What's the score?

June 01, 2003|By ANDREW SCHOTZ

With its balks, infield flies and other quirky rules, baseball is confusing enough.

Then, in Hagerstown, there's a malfunctioning scoreboard that sometimes gives Suns' fans an extra dose of perplexity.

Take Thursday's game against the Lakewood (N.J.) BlueClaws. In the eighth inning, Lakewood designated hitter Ryan Barthelemy clubbed a home run that tied the game at 5 - or so the scoreboard seemed to say.

But the scoreboard told a little white lie - or, more accurately, a little dark lie.

A missing light bulb turned the lighted squarish 6 in Hagerstown's runs column into a squarish 5 with a stubby tail - a half 5, half 6 hybrid.

However, that didn't appear to faze the fans. They've long understood that the runs totals on the scoreboard appear in the 10th inning column instead of the "R" - for runs - column, which is out of order.


Over the last few years, different parts of the scoreboard have shone and faded, worked and broken down. The most important numbers - the score - are sometimes readable, sometimes not.

The Suns and the city government, which owns Municipal Stadium, have worked together on quick fixes. They've relied on a national scoreboard manufacturer for spare parts. But that supply has gone dry, and no one's sure what will happen next.

The Suns pay the city $1 per year to use Municipal Stadium. In return, the team maintains the ballpark.

One exception is the scoreboard in left field. The city owns it "and shall perform minor repairs ... as needed," the lease says.

However, if the scoreboard must be replaced, it's "the sole responsibility" of the team, according to the lease.

Mayor William M. Breichner said a local Miller beer affiliate donated the scoreboard about 20 years ago. He remembers it being worth about $100,000.

The city had been without a minor league team from 1955 to 1981 when Louis Eliopulos moved a Florence, S.C., team to Hagerstown and refurbished Municipal Stadium, according to the team history at the Suns' Web site,

The electronic scoreboard was donated around that time, the mayor said.

Before 1955, the score at the stadium was kept manually, Breichner said. Someone would hang a number on the scoreboard for each run, hit or error.

For the last five years or so, the electronic scoreboard has acted up continuously, Junior Mason of Hagerstown's parks and recreation department said.

"There are three control packs," he said. "They keep going bad. We return them and have them rebuilt. Now, they can't repair them. There are no parts."

Suns' General Manager Kurt Landes and some steady fans agreed Thursday that the scoreboard is in its best condition this season.

"Right now, we're in a pretty good situation with the scoreboard functioning and we're pleased with how it's operating," Landes said.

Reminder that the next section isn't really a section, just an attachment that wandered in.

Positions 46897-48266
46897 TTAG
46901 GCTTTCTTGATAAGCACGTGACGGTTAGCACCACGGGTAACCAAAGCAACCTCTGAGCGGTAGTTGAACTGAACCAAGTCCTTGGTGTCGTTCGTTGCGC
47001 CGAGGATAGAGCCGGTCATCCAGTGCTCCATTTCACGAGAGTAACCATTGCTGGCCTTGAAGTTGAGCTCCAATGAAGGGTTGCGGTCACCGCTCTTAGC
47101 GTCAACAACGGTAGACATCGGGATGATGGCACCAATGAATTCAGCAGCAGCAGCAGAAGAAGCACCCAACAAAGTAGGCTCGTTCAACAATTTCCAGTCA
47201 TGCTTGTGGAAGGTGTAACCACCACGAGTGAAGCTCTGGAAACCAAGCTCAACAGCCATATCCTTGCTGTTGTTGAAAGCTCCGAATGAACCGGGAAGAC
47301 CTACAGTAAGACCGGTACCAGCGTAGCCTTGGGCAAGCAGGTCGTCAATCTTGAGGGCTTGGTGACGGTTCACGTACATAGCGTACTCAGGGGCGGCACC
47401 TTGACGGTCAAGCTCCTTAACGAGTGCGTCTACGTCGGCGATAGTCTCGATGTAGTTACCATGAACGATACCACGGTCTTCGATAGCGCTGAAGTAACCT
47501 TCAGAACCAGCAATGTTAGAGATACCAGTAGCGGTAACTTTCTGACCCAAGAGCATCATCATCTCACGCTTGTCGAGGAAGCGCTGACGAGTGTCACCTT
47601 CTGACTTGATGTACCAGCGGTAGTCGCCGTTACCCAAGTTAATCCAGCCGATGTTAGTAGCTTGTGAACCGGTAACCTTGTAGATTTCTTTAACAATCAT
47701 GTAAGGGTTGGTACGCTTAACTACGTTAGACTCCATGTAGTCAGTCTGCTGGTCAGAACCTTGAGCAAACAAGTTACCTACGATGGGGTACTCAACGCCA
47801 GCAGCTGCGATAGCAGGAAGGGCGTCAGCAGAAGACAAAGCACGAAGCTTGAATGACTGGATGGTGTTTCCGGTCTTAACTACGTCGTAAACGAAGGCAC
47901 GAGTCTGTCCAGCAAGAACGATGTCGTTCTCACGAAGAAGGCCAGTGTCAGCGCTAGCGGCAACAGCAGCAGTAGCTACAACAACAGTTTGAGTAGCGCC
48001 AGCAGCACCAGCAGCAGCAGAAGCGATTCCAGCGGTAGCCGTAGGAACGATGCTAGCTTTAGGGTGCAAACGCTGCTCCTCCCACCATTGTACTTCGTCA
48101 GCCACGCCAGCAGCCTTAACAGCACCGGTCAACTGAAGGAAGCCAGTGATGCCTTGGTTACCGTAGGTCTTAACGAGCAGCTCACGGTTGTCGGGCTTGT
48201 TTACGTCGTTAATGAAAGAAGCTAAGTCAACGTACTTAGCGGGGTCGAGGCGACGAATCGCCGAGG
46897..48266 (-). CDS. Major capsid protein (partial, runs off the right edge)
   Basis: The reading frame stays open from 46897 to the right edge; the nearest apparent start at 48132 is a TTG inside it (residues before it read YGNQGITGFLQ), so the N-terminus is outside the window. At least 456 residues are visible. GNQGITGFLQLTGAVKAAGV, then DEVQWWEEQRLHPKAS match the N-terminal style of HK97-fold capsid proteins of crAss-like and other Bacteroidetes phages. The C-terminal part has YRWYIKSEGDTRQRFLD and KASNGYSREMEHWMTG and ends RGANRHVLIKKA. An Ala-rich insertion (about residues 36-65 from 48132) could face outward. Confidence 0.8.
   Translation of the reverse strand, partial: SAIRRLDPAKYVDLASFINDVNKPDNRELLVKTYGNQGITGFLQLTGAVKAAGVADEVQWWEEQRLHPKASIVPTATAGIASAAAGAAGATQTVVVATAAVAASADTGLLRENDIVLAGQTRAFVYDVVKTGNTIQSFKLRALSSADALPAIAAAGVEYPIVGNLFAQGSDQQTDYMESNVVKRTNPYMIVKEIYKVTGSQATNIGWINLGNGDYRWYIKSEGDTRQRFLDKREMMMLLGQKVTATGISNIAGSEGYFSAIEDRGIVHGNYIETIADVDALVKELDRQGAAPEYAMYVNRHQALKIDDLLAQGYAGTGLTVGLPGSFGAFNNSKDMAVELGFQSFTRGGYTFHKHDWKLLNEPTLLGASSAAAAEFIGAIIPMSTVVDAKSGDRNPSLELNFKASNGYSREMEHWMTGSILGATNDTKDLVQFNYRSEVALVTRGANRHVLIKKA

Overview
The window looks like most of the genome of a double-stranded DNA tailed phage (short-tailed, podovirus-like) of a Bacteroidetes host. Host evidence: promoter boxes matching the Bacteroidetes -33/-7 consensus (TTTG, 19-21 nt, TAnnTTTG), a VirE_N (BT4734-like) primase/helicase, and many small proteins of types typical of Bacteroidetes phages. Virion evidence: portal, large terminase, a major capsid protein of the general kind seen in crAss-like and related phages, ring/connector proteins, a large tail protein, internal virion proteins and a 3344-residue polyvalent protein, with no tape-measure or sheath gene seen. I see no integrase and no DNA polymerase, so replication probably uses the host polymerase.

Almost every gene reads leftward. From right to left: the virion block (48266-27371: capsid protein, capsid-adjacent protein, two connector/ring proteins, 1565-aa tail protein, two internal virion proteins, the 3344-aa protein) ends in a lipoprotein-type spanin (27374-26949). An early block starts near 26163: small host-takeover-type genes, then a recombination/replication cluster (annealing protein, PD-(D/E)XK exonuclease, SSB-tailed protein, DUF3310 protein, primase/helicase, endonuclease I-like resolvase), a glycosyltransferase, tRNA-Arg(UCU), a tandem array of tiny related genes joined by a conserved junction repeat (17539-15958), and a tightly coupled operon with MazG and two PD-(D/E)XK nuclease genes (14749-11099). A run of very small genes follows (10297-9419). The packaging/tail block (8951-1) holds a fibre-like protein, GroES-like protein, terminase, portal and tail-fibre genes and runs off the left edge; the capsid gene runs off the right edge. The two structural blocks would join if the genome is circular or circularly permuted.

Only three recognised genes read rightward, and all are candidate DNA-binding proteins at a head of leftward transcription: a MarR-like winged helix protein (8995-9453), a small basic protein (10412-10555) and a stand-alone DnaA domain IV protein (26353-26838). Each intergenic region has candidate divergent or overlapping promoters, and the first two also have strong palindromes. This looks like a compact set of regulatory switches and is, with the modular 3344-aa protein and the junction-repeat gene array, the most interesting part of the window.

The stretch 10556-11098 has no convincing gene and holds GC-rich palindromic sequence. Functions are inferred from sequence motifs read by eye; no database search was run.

In their familiar rooting spot - behind home plate, leaning on the home dugout roof - Suns' fan club members spoke about the scoreboard's miseries.

Jim Brown of Rockville, Md., said it was "horrible" last year, but appears to have improved.

Others agreed, but mostly shrugged off the failures, since this was a good night.

"As long as we can see what the score is, that's fine," club President Gary DeWeerd of Hagerstown said.

Club members are prepared for the bad days, too - they listen to the play-by-play radio broadcast while they watch the game.

Breichner, an occasional fan, said the scoreboard looks passable now, but he and Landes agreed that it's wearing out and needs attention.

"If things keep going (wrong), it will have to be replaced ...," Breichner said. "It would be impossible to repair."

One possibility is to revert to a quaint hand-operated scoreboard, a system still in use at Chicago's Wrigley Field and considered one of the ballpark's charms.

Landes said that would tie in nicely to a new Suns' push to highlight their past. This year, the team set up seven markers to honor President George H.W. Bush's visit to Municipal Stadium, the game Baltimore Orioles' pitcher Jim Palmer played in Hagerstown and other aspects of the team's history, Landes said.

Club Vice President Gary Gysberts of Hagerstown said the scoreboard problems aren't as important as the uncertainty about a new stadium, which has spurred the last two owners to say they might move the team to another city.

Any kind of improvements to the stadium might help, Gysberts said.

"I hate to even say these hated words, but - (why not) a refurbished stadium AND a new scoreboard? ..." he asked. "I want the Suns to stay here, whatever it takes ... (but) other things are more important than the scoreboard."

Gysberts kept a watchful eye on the action as he spoke.

"Good time for a dirt ball, Read!" he bellowed at Lakewood's pitcher amid a Hagerstown rally.

DeWeerd has visited other minor league ballparks. He said he's seen fancy scoreboards in Reading, Pa., and Lexington, Ky.

One would be nice here, but the Suns probably don't want to sink a couple hundred thousand dollars into an amenity like that.

Landes said that's exactly right, particularly until the stadium issue is settled.

"You don't want to put a million-dollar scoreboard in the current facility," he said.

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